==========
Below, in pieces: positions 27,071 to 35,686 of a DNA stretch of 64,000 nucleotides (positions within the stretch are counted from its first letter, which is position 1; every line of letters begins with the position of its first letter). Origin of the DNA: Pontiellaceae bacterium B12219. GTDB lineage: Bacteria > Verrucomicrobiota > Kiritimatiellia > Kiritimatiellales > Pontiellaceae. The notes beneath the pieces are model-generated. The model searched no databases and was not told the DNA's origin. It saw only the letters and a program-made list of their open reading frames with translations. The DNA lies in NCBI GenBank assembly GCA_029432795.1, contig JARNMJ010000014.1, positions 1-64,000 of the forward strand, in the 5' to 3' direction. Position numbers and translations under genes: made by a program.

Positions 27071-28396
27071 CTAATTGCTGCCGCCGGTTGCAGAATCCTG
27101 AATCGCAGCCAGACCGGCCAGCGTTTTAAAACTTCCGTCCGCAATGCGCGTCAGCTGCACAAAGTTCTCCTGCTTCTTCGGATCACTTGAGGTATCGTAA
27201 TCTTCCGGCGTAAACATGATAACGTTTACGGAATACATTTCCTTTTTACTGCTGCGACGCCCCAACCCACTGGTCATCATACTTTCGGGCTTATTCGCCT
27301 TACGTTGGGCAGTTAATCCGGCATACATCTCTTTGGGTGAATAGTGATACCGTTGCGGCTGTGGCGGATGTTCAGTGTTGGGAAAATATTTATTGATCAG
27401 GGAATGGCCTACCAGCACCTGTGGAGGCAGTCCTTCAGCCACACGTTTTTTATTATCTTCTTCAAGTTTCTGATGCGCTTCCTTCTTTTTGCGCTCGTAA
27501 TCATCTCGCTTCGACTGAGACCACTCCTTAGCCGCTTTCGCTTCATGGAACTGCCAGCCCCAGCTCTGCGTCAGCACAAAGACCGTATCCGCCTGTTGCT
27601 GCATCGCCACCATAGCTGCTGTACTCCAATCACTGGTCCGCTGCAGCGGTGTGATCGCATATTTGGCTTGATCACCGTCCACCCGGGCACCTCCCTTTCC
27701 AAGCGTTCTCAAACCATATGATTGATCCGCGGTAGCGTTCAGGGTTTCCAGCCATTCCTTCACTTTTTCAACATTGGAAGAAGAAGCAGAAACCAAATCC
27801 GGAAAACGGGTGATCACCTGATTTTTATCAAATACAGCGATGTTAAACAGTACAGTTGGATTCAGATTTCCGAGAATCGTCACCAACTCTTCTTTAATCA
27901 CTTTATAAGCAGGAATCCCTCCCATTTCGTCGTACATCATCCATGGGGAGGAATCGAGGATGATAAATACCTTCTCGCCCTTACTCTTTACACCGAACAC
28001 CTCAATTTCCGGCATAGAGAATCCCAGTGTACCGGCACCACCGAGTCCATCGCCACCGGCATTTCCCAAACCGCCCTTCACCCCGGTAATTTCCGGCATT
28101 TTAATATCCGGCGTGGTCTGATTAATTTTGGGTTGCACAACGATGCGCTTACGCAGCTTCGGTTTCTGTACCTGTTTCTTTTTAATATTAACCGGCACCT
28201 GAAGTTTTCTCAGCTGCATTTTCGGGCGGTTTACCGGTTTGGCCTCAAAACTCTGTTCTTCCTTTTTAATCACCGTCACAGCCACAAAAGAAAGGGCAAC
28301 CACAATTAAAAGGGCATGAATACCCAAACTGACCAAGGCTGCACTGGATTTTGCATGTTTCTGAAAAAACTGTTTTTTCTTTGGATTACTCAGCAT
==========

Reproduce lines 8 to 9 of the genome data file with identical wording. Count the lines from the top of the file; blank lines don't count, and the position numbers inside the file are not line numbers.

27501 TCATCTCGCTTCGACTGAGACCACTCCTTAGCCGCTTTCGCTTCATGGAACTGCCAGCCCCAGCTCTGCGTCAGCACAAAGACCGTATCCGCCTGTTGCT
27601 GCATCGCCACCATAGCTGCTGTACTCCAATCACTGGTCCGCTGCAGCGGTGTGATCGCATATTTGGCTTGATCACCGTCCACCCGGGCACCTCCCTTTCC